Hear that? It’s spring approaching. The daffodils have broken ground, and they’re a relief to see! Not to push things along too much, but it’s a good week to revisit our trip to the Montréal Botanic Garden. It’s not the world’s largest — that title belongs to the Royal Botanic Gardens (or Kew Gardens) in Great Britain – but it’s the world’s second largest botanic garden. Perfect for our “Biggish” category!
Where we went, and who was coerced into going:
We went to Montréal last summer, mainly because Matt had a business trip, and it’s only a five hour drive. This was the kids’ first international travel, and this small, bilingual city was the ideal destination; a perfect combination of fun and cultural immersion. While we were there, we risked our lives (not really) riding to the top of the world’s tallest inclined tower, and discovered the secrets of poutine in the world’s largest underground pedestrian network.
WHY did you go there, exactly?
I had my doubts that the kids would be jazzed about the Montréal Botanical Garden, with nothing remotely virtual, electronic, or 4-D to offer. We all enjoyed it though, mainly because we didn’t try to push our luck to see all 180 acres, 10 exhibition greenhouses and 30 outdoor gardens.
I must also point out that the weather was – surprisingly – perfect, and this further convinced us to spend the day outside.
Okay, what was so cool about it?
Within this immense garden are several smaller themed gardens; each more fascinating than the one before. The kids would tell you that their favorites involved water features – how surprised are you? Given the “all clear,” The Girl would have immersed herself in any one of the pools within the Aquatic Garden.
The Chinese Garden, surrounded by a bright blue koi pond, was also a hit, especially with its opulent walk-through pagoda and an exhibit of impossible-not-to-touch bonsai trees. (Me: “Don’t touch those. Please don’t touch them. See the sign that says “don’t touch” in both French AND English?! DON’T TOUCH!!”)
Then, there was the Alpine Garden, which may have been the unexpected highlight of the whole place.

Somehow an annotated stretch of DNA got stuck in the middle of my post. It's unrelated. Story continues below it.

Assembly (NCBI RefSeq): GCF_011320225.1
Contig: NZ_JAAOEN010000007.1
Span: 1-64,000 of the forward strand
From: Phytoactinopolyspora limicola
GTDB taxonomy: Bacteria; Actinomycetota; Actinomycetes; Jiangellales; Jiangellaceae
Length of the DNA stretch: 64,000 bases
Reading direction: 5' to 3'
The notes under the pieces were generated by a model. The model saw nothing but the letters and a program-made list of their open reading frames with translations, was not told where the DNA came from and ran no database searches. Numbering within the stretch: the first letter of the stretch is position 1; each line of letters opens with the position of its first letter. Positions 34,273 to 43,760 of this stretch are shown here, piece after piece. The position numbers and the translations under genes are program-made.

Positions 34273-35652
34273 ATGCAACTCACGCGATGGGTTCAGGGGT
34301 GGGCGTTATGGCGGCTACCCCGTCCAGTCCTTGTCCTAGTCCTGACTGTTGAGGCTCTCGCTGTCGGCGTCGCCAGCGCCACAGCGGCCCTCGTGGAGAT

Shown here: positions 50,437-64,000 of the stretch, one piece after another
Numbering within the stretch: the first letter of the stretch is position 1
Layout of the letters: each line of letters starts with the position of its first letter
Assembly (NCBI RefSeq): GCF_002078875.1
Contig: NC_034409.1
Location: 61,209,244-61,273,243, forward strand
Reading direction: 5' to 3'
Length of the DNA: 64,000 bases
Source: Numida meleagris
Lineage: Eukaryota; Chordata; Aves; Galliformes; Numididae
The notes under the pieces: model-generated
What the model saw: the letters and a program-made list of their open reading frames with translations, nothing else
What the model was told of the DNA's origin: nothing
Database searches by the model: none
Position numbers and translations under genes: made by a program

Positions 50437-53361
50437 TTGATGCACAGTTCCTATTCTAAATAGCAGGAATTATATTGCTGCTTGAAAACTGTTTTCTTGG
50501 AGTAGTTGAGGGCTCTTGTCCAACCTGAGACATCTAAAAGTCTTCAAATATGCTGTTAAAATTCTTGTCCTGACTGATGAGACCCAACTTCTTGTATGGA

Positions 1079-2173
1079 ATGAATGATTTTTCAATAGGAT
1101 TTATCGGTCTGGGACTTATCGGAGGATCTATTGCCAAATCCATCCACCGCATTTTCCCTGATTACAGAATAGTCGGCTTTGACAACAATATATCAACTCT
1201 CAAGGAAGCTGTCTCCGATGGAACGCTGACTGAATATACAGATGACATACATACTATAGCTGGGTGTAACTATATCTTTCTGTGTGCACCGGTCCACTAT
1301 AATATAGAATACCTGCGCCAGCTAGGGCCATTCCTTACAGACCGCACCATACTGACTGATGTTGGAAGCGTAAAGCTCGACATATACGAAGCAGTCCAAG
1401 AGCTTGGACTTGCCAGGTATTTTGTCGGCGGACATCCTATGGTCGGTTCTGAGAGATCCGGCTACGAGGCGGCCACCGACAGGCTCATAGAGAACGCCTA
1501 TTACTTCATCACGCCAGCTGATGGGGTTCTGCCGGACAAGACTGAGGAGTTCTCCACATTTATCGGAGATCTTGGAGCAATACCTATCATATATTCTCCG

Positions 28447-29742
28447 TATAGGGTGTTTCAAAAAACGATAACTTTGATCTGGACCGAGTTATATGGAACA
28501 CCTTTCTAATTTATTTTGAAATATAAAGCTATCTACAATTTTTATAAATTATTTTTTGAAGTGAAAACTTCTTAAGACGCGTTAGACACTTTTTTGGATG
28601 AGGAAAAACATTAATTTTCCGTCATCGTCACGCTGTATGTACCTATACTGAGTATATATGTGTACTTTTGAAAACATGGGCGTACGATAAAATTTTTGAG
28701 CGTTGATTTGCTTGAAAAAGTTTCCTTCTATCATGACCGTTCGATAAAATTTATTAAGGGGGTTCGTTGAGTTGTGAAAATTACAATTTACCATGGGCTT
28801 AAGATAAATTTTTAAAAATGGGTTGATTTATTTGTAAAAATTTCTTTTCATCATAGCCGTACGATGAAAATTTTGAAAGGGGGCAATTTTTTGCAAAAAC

It offered the perfect stepped landscape to pretend we were explorers, winding our way up, over, around and through a path of stones, shrubbery, and flowers, and finally, alongside a captivating waterfall.
Let’s face it; sometimes large attractions and little kids don’t mix, especially when there’s a lot of walking involved. These gardens are expansive, but luckily there is a free tram which circles the entire space, making frequent stops. All I had to do was call it a “ride,” and The Girl couldn’t board it fast enough.
Unfortunately, in order to make the tram, we had to forgo visiting the Tree House, but this was probably a good thing. This kid-centric attraction was swarmed with field trip groups.
We also had a lovely lunch on the stone patio outside the cafe, facing a fountain and a colorful wall of Mediterranean tile.
If you’re into insects – I do not judge – you’re in luck. The Insectarium sits on the grounds, offering an up-close look at 160,000 insects, an art farm, bee hives and other vivariums. Outside the Insectarium is an “entomological discover space,” which was a huge playground with funky equipment and interactive educational displays. While the Insectarium was closed when we visited, we did spend a lot of time in the playground.
The Boy got tangled up in a huge rope spider’s web:
And The Girl wouldn’t let us get off the three-way see saw.
How it rated on a scale of 1 to 10 (1 = snoozefest, 10 = add to your bucket list):
9. If you’re in Montréal, you must go. Just remember a stroller if you have little ones, and bring the good camera.
Hey YOU! Go BIG:
4101, rue Sherbrooke Est, Montréal, Québec, Canada, H1X 2B2
The Insectarium and parts of the Botanic Garden are open year round. Everything is open from May to October.